Flying in from Norway two days after the United Ntionalities Federal Council (UNFC) declaration it was ready to meet him, Naypyitaw chief negotiator U Aung Min met only one of its members, Karenni National Progress Party (KNPP) on Saturday, 21 April.
He had also missed seeing the Restoration Council of Shan State / Shan State Army (RCSS/SSA) with which he had made his first break in December. “But he had called us from the airport to say hello and that he was looking forward to meeting us again next month,” said the SSA’s Brig-Gen Pawng Kherh, who had headed the second delegation on 12 January to hold the Union Level talks in Taunggyi.
U Aung Min, who was just stopping over in Thailand before returning to Naypyitaw from his Norwegian trip, also talked to the PaO National Liberation Organization (PNLO), another UNFC member yesterday. “We will be meeting in May,” said PNLO General Secretary Khun Myint Tun. “And if all goes well, we’ll be signing a ceasefire agreement.”
However, his inability to meet the UNFC that had, on 19 April, announced its readiness to parley with him had surprised many Burma watchers in Chiangmai. “He had asked KNPP vice president Abel Tweed, who is also UNFC vice president, whether it would be better to meet it after a ceasefire agreement with the KIO (Kachin Independence Organization with which the Burma Army is still at a shooting war) has been concluded,” said Hkun Okker, PNLO president and UNFC Joint Secretary # 2. “Abel Tweed told him, on the contrary, a successful meeting with UNFC could lead to a quicker ceasefire agreement with the KIO.”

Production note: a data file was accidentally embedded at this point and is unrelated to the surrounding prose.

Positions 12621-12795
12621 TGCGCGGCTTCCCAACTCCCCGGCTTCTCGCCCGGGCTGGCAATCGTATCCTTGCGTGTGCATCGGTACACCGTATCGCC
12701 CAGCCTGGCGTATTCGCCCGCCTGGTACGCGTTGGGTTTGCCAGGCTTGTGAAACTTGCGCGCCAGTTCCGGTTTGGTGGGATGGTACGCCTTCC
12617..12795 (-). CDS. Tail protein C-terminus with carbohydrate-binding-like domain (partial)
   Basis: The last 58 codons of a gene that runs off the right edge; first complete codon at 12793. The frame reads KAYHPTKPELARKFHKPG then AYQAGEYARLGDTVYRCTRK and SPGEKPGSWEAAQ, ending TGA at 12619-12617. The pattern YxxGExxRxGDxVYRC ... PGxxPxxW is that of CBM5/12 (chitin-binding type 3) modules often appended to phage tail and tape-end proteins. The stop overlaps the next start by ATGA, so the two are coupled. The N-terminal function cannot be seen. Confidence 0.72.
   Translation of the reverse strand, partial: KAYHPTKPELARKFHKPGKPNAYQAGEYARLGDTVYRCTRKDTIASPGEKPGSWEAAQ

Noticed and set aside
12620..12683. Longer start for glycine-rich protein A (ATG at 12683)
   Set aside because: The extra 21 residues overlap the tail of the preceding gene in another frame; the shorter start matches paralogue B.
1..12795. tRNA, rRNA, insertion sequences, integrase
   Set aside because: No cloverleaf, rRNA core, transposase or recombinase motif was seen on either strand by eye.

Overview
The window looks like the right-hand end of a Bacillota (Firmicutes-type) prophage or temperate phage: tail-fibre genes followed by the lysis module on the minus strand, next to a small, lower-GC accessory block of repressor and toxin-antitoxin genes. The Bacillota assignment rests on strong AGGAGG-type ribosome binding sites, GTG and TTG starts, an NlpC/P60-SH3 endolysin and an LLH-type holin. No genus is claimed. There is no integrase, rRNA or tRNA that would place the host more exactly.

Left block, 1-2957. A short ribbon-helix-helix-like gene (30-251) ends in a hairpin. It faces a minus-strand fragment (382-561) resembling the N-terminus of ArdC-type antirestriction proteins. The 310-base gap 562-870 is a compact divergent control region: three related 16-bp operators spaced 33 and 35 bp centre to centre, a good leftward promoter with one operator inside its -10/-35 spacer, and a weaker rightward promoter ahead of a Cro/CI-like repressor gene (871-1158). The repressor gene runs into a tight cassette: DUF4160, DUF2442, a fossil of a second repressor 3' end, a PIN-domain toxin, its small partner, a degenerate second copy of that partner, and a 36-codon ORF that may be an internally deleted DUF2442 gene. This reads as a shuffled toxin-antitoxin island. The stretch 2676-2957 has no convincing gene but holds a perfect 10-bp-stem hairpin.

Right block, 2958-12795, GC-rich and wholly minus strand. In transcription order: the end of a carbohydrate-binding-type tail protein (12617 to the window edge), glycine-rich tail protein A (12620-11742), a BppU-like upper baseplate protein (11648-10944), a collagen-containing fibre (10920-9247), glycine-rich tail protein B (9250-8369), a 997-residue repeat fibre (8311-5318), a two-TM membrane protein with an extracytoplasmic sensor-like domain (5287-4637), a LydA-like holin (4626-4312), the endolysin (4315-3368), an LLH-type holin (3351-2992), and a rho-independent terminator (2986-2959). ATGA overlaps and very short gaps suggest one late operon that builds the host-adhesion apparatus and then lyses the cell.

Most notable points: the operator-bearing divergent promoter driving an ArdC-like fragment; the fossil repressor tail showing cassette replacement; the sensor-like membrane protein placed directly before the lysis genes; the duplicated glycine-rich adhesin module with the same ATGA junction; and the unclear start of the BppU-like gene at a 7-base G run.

U Aung Min, according to Hkun Okker, who met him in Bangkok on 23 December 2011, had promised to meet the UNFC anytime it was ready.
A Thai Burma watcher told SHAN that there are at least 3 reasons, if the reports were correct, why he was unable to meet the UNFC:
- It had taken almost 4 months before the alliance could announce its readiness
- U Aung Min might have been ordered by the bosses to toe the original Naypyitaw line: to meet group wise and not collective wise
- One yet-to-be-confirmed report says the two Burmese peace negotiating teams, one led by U Aung Thaung and the other by U Aung Min, will be merged together soon
On the other hand, Nyo Ohn Myint, U Aung Min’s liaison living in Chiangmai, said the minister would be required to report back to the President first before any action regarding the UNFC could be taken.
So far the two teams have successfully held talks with 12 armed movements, including Arakan Liberation Party (ALP) on 5 April and National Socialist Council of Nagaland (NSCN) S.S. Khaplang faction on 9 April.
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